By Kyeland Jackson —
The Kentucky Supreme Court agreed Monday it would hear litigation about removing U of L’s Board of Trustees.
Attorney General Andy Beshear originally filed the suit, freezing Governor Matt Bevin’s sweeping reform for U of L’s board. Bevin’s executive orders erased the board and replaced it with fewer, hand-picked members. Beshear called Bevin’s orders an abuse of power, echoed by Franklin Circuit Court Judge Phillip Shepherd who ruled against the governor. The supreme court would hear Bevin’s appeal for the case, which he filed shortly after Shepherd’s ruling. Beshear’s office said they will pursue the battle in court.
“Judge Shepherd ruled that Gov. Bevin does not have absolute authority to dissolve or reorganize a university board any time and for any reason,” Beshear’s statement said. “My office will continue to fight to uphold that ruling and to protect our students, university employees and all Kentuckians.”
Beshear must file a brief by Feb. 9 to begin the process. All documents should be sent to the court by March 23, allowing discussion and judgement on the lawsuit sometime after.
The supreme court’s decision continues heated debate stemming from Bevin’s executive orders issued June 2016. Cooled debate flared Jan. 5 when senators reworded a dog bill, Senate Bill 12, to a bill reforming U of L’s Board of Trustees. The bill abolishes the current board, replacing them with 10 members elected by Bevin. SB 12 mirrors Bevin’s executive orders, but require the state government verify his appointments before acceptance. The bill could fill minority and political vacancies, left unfilled by former Governor Steve Beshear.
U of L students and faculty expressed fear and worry for the bill, citing U of L’s probation by the Southern Association of Schools and Commissions on Colleges. SACS is U of L’s accrediting body, and punished the university for breaking accrediting standards of undue political influence and board removal without due process. Senate President Robert Stivers (R-Manchester) downplayed worries, stating U of L’s accreditation is not in danger.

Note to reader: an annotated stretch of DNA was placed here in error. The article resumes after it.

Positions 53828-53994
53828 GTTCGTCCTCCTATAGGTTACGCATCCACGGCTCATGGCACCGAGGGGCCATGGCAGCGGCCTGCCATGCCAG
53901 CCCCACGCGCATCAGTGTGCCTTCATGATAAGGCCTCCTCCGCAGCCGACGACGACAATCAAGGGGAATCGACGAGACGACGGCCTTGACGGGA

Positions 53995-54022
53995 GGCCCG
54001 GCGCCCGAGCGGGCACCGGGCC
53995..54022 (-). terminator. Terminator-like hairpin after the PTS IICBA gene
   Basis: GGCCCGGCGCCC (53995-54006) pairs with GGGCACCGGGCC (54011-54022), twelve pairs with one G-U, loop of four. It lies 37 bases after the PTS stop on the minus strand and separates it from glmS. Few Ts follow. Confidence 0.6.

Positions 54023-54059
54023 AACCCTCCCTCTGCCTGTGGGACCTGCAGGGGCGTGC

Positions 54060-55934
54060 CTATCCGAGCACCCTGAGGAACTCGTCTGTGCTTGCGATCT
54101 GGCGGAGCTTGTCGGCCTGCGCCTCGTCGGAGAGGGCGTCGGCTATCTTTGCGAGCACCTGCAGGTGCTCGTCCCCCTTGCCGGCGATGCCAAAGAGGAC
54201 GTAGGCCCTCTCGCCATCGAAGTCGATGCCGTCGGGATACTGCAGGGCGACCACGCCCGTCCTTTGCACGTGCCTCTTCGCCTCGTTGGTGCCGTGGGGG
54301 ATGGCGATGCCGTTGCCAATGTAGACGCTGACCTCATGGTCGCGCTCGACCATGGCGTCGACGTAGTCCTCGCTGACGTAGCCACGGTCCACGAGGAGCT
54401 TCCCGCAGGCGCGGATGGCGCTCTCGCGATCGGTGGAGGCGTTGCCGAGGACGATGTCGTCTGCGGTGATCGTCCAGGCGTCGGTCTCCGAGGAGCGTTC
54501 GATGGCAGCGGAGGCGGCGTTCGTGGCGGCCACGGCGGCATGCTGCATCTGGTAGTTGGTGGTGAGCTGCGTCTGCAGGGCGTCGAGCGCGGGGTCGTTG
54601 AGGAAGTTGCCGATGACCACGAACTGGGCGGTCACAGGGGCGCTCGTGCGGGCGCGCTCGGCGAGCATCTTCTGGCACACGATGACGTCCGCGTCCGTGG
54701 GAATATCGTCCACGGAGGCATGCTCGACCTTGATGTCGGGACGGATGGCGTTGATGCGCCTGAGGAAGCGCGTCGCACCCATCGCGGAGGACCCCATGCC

But probation is a serious issue. Described in SACS policy, probation is usually the last step before an institution is removed from SACS membership and loses its accreditation. A letter from SACS, expected in the coming weeks, may give insight on U of L’s current state of affairs. Student Government Association President Aaron Vance said students are scared of the letter, fearing SACS response to SB 12’s passage.
“SACS doesn’t play games. They’re nonpartisan, they’re tough, and they think that you should abide by the rules that they lay down,” Rep. Jody Richards (D – Bowling Green) said, speaking on SB 12, Jan. 7.
Representatives questioned the bill, calling it a “power grab” and questioning implications SB 12’s passage would mean for other universities. Vance questioned Bevin’s powers in an editorial published by The Cardinal.
“If the Governor can unilaterally change the composition of U of L’s board, what stops him from doing the same at another state school?” Vance said.
A new bill attests to Vance’s question. Sponsored by Stivers, Senate Bill 107 allows Bevin or an appointing authority to remove boards or councils deemed unable to perform its statutory duties.